How in the world do you write a comic around a simple arena shooter like Quake Champions? You have to be very clever and very imaginative to make the most of that scenario. You have to be writer Ram V.
The Quake Champions graphics novel by Titan Comics collects the three-issue series of the same name. The series is not told from one point of view but instead a multitude of combatants who are trapped in a kill-or-be-killed landscape. Each has their own story and each has their own reasons for battling for survival in the nightmare world.
There is Ranger, a human Slipgate marine with a big gun who just wants to get back to his family waiting for him on the other side.
Sorlag is a ruthless reptilian alien who was accidentally pulled into the ruthless murderworld.
There is Anarki (Get it?) a hoverboard riding cybernetic assassin and his girlfriend Slash, a roller queen with a mean streak.
There is Galactic Warlord Scalebearer who is armored and armed to the teeth, Nyx, the female assassin, Clutch a self-aware mining automaton turned killing machine and Visor a sightless cyborg who is impervious to pain.
The twist to the killing ground is anyone who is slain respawns making their lives truly a never-ending nightmare.
The story begins with Ranger and Sorlag in a life or death duel in the arena. Through a black and white photograph Ranger carries with him, we learn of his time as a soldier and his life as a proud father, & family man. This, of course, increases the emotional investment we have in Ranger as he runs into the maniacal Anarki and the lethal Slash. As they enter the fray we are introduced to their backstory of how the couple became this comic’s Sid and Nancy.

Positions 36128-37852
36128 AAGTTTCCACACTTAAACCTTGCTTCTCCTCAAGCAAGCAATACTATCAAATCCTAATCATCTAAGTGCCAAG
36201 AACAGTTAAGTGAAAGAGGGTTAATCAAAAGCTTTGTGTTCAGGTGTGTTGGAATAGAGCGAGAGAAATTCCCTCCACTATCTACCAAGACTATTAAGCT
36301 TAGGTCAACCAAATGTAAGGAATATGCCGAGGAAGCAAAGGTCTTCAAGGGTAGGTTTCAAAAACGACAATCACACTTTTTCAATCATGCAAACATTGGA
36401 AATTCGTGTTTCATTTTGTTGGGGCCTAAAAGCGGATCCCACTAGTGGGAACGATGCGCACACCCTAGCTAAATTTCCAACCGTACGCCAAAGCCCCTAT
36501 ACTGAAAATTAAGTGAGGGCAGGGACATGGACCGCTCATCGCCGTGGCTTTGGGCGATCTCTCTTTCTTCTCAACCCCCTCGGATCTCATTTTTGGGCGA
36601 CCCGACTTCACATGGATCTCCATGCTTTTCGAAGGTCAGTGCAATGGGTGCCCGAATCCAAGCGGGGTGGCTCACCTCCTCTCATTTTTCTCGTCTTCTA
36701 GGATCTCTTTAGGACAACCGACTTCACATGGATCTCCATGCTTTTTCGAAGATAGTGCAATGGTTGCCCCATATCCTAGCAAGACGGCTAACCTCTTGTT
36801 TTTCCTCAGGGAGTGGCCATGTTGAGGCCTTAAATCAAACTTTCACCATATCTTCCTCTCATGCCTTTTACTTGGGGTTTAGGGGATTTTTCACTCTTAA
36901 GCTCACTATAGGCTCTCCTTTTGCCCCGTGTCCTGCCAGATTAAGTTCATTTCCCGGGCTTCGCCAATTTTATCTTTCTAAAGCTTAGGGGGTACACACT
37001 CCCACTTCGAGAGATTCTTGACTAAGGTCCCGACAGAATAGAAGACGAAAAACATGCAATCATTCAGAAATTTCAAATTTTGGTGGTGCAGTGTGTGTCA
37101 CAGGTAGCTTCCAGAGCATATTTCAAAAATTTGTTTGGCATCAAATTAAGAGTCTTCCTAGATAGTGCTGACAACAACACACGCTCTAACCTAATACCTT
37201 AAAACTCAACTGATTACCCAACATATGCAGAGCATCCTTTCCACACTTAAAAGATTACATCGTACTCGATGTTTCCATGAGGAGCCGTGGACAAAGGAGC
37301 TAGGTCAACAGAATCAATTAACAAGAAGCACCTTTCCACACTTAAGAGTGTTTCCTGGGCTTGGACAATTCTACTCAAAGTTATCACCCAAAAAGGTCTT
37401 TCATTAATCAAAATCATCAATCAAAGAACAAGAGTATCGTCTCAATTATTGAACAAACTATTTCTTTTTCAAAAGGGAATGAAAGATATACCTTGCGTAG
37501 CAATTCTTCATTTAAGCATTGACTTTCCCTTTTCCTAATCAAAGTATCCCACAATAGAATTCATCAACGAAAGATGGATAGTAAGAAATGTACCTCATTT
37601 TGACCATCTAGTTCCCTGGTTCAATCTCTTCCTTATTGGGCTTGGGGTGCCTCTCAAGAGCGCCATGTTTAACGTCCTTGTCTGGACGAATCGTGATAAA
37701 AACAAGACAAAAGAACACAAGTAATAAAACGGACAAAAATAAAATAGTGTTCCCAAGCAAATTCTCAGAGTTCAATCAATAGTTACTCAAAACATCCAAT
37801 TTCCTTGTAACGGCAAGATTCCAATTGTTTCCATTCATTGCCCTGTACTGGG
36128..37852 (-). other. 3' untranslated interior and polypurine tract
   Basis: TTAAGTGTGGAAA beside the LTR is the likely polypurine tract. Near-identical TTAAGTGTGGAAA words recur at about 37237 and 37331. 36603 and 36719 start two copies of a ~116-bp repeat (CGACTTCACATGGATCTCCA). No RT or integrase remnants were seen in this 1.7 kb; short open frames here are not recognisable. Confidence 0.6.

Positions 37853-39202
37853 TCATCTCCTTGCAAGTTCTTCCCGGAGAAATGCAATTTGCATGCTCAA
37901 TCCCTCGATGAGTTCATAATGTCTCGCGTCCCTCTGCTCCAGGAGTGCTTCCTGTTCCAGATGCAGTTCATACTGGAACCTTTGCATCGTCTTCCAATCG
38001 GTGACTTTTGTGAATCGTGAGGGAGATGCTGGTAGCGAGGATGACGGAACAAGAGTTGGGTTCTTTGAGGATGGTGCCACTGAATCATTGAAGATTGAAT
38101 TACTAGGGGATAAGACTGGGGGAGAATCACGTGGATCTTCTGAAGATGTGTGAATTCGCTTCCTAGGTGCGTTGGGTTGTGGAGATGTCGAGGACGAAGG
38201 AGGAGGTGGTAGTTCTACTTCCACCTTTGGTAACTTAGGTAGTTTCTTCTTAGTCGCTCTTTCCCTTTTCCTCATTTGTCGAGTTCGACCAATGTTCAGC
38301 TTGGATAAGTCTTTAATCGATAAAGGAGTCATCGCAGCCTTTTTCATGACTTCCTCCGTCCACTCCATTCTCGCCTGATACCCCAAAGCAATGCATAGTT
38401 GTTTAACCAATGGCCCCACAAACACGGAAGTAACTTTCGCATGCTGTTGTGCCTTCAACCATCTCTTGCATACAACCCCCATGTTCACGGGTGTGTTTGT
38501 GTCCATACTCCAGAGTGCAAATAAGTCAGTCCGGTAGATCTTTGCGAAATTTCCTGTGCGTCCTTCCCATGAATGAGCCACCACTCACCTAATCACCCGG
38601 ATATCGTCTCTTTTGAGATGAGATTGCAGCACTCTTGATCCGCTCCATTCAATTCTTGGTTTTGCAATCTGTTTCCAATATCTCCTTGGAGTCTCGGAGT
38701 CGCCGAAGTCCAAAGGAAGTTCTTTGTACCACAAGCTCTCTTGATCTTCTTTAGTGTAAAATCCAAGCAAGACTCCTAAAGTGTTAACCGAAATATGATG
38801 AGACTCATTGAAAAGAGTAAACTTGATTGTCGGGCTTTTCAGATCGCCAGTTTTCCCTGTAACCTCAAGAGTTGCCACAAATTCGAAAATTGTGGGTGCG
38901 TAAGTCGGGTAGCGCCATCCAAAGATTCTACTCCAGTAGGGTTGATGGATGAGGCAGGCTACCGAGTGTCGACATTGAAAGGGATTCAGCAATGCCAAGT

As more and more characters join the fracas, the story progresses and we discover more and more about the battleground and its true purpose.
Along with Ram V’s compelling characters, the artwork by Alan Quah and Dave Ross is dramatic and spectacular. Quah and Ross’s gorgeously disturbed visions bring beauty to even the most dreadful and outlandish scenes. In that way, it is reminiscent of HR Giger’s work in some respects. Quake Champions is worth buying just for the grotesquely gorgeous work of Quah and Ross alone.
The only real flaw of the collection is that it concludes with a cliffhanger ending just as some of the mysteries surrounding the battleground were about to be revealed.
Ram V has made the very most of the simplistic concept he was given, making a shrewd choice of basing much of the story outside the arena, therefore, breaking free of the setting’s constraints. Whether you are a gamer, a comic book reader or both, Quake Champions could be one of the crown jewels of any collection.
- THE GOOD
- Incredible artwork
- Skilled storytelling
- Appeals to gamers and comic book fans alike
- THE BAD
- The collection ends on a cliffhanger
From the story to the pencils to the dialogue, Quake Champions is an impeccable piece of art.